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P.J. O’Rourke Wrote With High, Cranky Style in a Shrinking Tradition

O’Rourke, who died on Tuesday at 74, was a sharp-toothed satirist whose conservatism wasn’t doctrinaire.

By Dwight Garner

During the 1980s and ’90s, his heyday, P.J. O’Rourke owned one of those bylines — like Nora Ephron’s, or Michael Kinsley’s, or Calvin Trillin’s — that made many readers, including this one, tingle with anticipation.

O’Rourke, who died on Tuesday at 74, came bombing in from the right side of the political spectrum, which made him doubly interesting. He was that rare conservative who appeared to be having a better time, and doing better drugs, than everyone else. He was well-read; he was, it often seemed, the only funny Republican alive.

His books — “Holidays in Hell” (1988), “Parliament of Whores” (1991) and “Age and Guile Beat Youth, Innocence, and a Bad Haircut” (1995) among them — often collected his journalism. Their author, these books made clear, liked to get out of the house.

Some of his best writing was about the open road. One early piece was memorably titled, “How to Drive Fast on Drugs While Getting Your Wing-Wang Squeezed and Not Spill Your Drink.” In 1980, for Car and Driver, he drove cross country in a blood-red Ferrari 308GTS.

This euphoric passage from that piece, about overtaking a Porsche, is as good a snippet of O’Rourke’s high style as any:

We came by a 930 Turbo Porsche near the Talladega exit. He was going about 90 when we passed him, and he gave us a little bit of a run, passed us at about 110, and then we passed him again. He was as game as anybody we came across and was hanging right on our tail at 120. Ah, but then — then we just walked away from him. Five seconds and he was nothing but a overturned-boat-shaped dot in the mirrors. I suppose he could have kept up, but driving one of those ass-engined Nazi slot cars must be a task at around 225 percent of the speed limit. But not for us. I’ve got more vibration here on my electric typewriter than we had blasting into Birmingham that beautiful morning in that beautiful car on a beautiful tour across this wonderful country from the towers of Manhattan to the bluffs of Topanga Canyon so fast we filled the appointment logs of optometrists’ offices in 30 cities just from people getting their eyes checked for seeing streaks because they’d watched us go by.

For many years O’Rourke was Rolling Stone’s foreign-affairs desk chief. He was a detector of dichotomies, when he wasn’t camped out like Graham Greene in a hotel bar. “Each American embassy comes with two permanent features,” he wrote: “a giant anti-American demonstration and a giant line for American visas.”

Remembering P.J. O’Rourke (1947-2022)

The satirist, political commentator and best-selling author died Feb. 15. He was 74.

O’Rourke’s conservatism wasn’t doctrinaire. Like H.L. Mencken, who influenced his writing, his bedrock loathing was for sanctimony. Liberals, to O’Rourke, were pretentious bores who want to “make us carry our groceries home in our mouths.”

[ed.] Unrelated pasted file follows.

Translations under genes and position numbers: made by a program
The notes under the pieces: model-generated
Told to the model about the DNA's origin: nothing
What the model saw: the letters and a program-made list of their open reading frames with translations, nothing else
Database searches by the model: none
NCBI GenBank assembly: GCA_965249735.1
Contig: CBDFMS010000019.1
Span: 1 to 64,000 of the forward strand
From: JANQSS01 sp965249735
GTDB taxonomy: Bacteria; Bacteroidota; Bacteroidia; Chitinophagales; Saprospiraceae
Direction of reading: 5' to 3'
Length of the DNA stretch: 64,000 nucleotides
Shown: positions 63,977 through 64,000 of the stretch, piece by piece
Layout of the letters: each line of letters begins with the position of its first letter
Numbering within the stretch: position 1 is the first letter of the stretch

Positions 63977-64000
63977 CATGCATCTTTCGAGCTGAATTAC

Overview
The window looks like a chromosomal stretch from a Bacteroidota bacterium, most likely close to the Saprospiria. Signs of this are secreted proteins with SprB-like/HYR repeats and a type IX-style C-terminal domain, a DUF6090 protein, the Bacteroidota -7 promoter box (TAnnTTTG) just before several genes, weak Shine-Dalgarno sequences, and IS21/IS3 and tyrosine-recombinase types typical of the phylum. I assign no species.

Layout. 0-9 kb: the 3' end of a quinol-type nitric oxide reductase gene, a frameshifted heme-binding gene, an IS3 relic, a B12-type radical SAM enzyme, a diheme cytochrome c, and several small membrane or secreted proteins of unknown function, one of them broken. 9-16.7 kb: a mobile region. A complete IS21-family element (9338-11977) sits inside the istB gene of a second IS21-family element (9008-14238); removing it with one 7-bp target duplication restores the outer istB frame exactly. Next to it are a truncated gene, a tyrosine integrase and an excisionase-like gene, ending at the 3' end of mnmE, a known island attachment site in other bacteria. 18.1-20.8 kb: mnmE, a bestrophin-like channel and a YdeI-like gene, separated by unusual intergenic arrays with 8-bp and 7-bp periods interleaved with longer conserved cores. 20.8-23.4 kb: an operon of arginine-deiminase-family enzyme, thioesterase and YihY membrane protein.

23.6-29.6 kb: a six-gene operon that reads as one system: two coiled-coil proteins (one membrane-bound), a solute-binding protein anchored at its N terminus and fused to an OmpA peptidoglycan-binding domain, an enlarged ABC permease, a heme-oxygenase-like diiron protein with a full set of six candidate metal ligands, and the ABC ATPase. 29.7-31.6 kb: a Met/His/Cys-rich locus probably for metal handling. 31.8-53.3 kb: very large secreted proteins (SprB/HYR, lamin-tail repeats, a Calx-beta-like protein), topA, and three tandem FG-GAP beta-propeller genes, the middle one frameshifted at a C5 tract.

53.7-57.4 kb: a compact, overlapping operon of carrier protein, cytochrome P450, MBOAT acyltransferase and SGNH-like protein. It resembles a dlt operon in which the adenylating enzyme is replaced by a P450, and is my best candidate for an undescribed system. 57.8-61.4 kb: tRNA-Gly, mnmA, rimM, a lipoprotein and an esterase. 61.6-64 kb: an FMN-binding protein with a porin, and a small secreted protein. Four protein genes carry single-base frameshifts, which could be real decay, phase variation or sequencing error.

“By loudly denouncing all bad things — war and hunger and date rape — liberals testify to their own terrific goodness,” he wrote. He added: “It’s a kind of natural aristocracy, and the wonderful thing about this aristocracy is that you don’t have to be brave, smart, strong or even lucky to join it, you just have to be liberal.”

Yet he voted for Hillary Clinton. “She’s wrong about absolutely everything,” he said, “but she’s wrong within normal parameters.” About Trump he said, “This man just can’t be president. They’ve got this button, you know, in the briefcase. He’s going to find it.”

He provoked the right in other ways. Accepting asylum seekers was consistent with conservative principles, he argued: “Aren’t we pro-life?” he asked. “Aren’t refugees life?”

Too often, O’Rourke shot fish in a barrel. His sentences lost some of their snap over time. He became an imitation of himself, an occupational hazard for a big personality. A certain Foghorn Leghorn quality crept in. The cocky cigars didn’t help.

Tucker Carlson stole O’Rourke’s preppy look (khakis, blue blazers) but not his wit, his cool or his intolerance for the barking mad.

About the way he dressed, O’Rourke commented: “The weirder you’re going to behave, the more normal you should look. It works in reverse, too. When I see a kid with three or four rings in his nose, I know there is absolutely nothing extraordinary about that person.”

O’Rourke’s death matters not just because he was a lively presence, a cranky original. His absence leaves a martini-glass-size gap in what remains of conservatism’s huddled and surrounded intellectual and cultural wing.

The influential conservative critic Terry Teachout, who wrote for The Wall Street Journal, died earlier this month. Joan Didion’s obituaries reminded us that she published much of her early work in The National Review. A glacier of a sort has almost entirely melted.

O’Rourke was a charmer, not a haranguer. Each of his essays, I’d guess, won more converts to conservatism than a lifetime of columns by Charles Krauthammer or Michelle Malkin. Almost anyone can thunder. Almost no one is reliably light on their feet.

O’Rourke wrote a semi-satirical book of etiquette, “Modern Manners,” which appeared in 1983. I’ve always found his advice to be completely excellent.

When my wife is anxious about our tax debt but I badly want to go out to dinner, I remind her, as O’Rourke wrote, that it’s “better to spend money like there’s no tomorrow than to spend tonight like there’s no money.”

That’s hardly a conservative impulse. O’Rourke’s contradictions are what made him a friend, on the page, worth having.

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